David Brooks gets U.S. history and the cultural effect of the pandemic wrong

Here is how David Brooks begins his May 21 column for the New York Times:

I was an American history major in college, back in the 1980s.

I’ll be honest with you. I thrilled to the way the American story was told back then. To immigrate to America was to join the luckiest and greatest nation in history. . . .

To be born American was to be born to a glorious destiny. We were the nation of the future, the vanguard of justice, the last best hope of mankind. . .To be born American was to be born boldly individual, daring and self-sufficient. “Trust thyself: Every heart vibrates to that iron string,” Ralph Waldo Emerson wrote in an essay called, very Americanly, “Self-Reliance.”

To be born American was to bow down to no one, to say: I’m no better than anyone else, but nobody’s better than me. Tocqueville wrote about the equality of condition he found in America; no one putting on airs over anyone else. In 1981, Samuel Huntington wrote that American creed was built around a suspicion of authority and a fervent rejection of hierarchy: “The essence of egalitarianism is rejection of the idea that one person has the right to exercise power over another.”. . .

Today, of course, we understand what was wrong with that version of American history. It didn’t include everybody. It left out the full horrors of slavery and genocide.

Is Brooks really being honest with us? Did he really not understand as a history student in the 1980s that African-Americans weren’t treated as equals during most of American history? I doubt it. More likely, he thought it would sound good to write this way in the newspaper that is peddling the 1619 Project.

The premise of Brooks’s column is that the American character depicted in his opening paragraphs was a product of our “existential security.”

Americans had the luxury of thinking and living the way they did because they had two whopping great oceans on either side. The United States was immune to foreign invasion, the corruptions of the old world. It was often spared the plagues that swept over so many other parts of the globe.

We could be individualistic, anti-authority, daring and self-sufficient because on an elemental level we felt so damn safe.

Nonsense. The American character was forged to a significant degree during a period in which the continent was twice attacked by the strongest or second strongest army in the world. During the same period, American colonists, and later citizens, were frequently attacked up and down the frontier by Indians.

The subsequent westward expansion wasn’t a picnic, either. There was little existential security for American pioneers. There probably was even less during the Civil War, when both the North and the South were attacked by large, powerful invading armies.

The U.S. may have experienced relative existential security during the first two decades of Brooks’s adult life. But I would argue that during this period Americans became less individualistic and self-sufficient.

From his false premise, Brooks argues to his conclusion — that with any sense of existential security shattered by the Wuhan coronavirus pandemic, we will not only “suspend the old individualistic American creed,” but “will undergo[] a more permanent shift in national consciousness, a reconstruction of meanings, symbols, values and narratives.” (Brooks sets a new world record for stale buzzwords in this passage.)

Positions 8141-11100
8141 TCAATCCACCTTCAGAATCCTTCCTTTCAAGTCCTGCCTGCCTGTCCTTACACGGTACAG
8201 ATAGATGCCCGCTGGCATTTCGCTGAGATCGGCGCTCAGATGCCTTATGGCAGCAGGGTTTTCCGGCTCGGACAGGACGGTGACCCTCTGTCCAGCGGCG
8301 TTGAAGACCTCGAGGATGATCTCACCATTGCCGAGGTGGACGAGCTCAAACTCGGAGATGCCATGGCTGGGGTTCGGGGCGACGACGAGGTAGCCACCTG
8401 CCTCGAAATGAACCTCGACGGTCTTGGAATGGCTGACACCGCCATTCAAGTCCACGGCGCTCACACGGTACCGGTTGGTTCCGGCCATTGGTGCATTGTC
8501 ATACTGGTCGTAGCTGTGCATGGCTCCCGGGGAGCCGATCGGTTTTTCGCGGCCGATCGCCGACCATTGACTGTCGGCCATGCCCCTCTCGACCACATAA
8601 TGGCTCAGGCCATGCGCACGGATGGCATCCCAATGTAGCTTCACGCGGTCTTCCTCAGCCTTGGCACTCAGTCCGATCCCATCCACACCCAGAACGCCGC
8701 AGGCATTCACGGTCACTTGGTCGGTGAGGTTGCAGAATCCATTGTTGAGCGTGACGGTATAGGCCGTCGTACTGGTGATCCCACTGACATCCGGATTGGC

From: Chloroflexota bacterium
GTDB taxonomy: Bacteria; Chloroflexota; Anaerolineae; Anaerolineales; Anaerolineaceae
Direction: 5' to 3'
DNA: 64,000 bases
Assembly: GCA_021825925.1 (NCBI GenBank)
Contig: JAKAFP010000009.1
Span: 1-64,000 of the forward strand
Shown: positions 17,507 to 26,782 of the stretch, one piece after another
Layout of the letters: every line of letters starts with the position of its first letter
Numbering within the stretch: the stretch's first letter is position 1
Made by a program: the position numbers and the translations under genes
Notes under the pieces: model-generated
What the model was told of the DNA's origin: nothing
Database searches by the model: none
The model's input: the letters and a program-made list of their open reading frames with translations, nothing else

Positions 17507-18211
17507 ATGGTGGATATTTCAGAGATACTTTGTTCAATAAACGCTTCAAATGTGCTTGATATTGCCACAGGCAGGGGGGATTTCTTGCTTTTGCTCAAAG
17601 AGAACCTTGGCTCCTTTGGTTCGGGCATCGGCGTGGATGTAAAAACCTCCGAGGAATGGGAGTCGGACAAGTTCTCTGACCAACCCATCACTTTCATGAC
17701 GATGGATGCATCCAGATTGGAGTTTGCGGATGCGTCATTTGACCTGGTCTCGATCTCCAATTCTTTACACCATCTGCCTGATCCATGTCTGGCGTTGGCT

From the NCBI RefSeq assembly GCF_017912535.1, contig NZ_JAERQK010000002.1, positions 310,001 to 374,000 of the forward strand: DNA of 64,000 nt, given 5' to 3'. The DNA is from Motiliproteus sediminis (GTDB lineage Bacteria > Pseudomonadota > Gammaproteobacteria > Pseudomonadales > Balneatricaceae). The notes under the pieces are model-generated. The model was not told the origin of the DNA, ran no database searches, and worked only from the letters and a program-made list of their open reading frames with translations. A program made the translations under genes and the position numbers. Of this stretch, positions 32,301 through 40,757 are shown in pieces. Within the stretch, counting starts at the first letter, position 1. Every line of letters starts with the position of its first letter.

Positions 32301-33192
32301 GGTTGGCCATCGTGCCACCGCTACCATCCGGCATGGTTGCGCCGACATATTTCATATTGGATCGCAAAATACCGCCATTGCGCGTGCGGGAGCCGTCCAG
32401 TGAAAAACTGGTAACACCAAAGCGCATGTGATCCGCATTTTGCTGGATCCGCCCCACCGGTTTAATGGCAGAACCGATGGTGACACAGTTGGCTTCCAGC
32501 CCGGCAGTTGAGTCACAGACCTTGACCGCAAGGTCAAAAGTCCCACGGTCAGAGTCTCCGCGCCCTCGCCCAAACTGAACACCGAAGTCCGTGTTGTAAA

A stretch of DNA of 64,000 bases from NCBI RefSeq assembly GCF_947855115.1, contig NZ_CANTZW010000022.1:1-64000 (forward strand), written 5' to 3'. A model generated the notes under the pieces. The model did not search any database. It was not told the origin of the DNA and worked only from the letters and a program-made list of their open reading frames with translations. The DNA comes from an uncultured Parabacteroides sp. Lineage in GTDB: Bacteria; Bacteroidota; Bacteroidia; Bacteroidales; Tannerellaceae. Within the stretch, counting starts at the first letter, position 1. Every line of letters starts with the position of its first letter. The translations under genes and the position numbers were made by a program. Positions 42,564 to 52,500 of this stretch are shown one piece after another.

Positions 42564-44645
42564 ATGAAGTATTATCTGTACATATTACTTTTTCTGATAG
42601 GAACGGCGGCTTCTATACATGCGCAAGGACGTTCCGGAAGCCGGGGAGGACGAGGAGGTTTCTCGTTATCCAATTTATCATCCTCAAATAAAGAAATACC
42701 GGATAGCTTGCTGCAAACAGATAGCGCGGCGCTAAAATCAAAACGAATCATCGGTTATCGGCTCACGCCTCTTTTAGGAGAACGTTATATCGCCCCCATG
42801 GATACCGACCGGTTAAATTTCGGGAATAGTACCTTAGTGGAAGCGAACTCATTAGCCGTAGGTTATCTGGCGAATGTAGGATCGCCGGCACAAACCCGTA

He predicts:

We’ll spend more time minimizing downside risks than maximizing upside gains. The local and the rooted will be valued more than the distantly networked. We’ll value community over individualism, embeddedness over autonomy. . . .

[T]he American identity that grows up in the shadow of the plague can have the humanity of shared vulnerability, the humility that comes with an understanding of the precariousness of life and a fierce solidarity that emerges during a long struggle against an invading force.

I doubt it. Already, the suspension of our “old individualistic American creed” is getting old for plenty of Americans (though not yet a majority, I think). Brooks claims that fatigue with adhering to the diktats of authorities is largely confined to “a few protesters and a depraved president.” (Emphasis added) He cites no evidence for this view, and it’s not my sense of things.

As for the future, the notion that Americans will unite with “fierce solidarity” behind a communitarian vision strikes me as fanciful. Victor David Hanson seems much closer to the mark when he argues that this pandemic has widened our political/cultural divide, or at least exposed more acutely the fault line between two conflicting visions of America.

There’s a good chance that, as the dust settles from the pandemic, the U.S. will find itself in a depression, or at least a significant economic downturn, that lasts a few years. That’s not an ideal setting for the formation of a gentle all-for-one, one-for-all spirit, even if such an ethos were possible in a nation as diverse as this one is and as divided as it has become.

My sense is that robust individualism and self-reliance, and the “torrent of energy” that Brooks admits is associated with these characteristics, are a key to fighting our way out of the parlous situation the U.S. will face due to the pandemic. I may be wrong to think so, but a great many Americans share this view, and this reality probably precludes the country from uniting around a vision that rejects or significantly downplays individualism and self-reliance.

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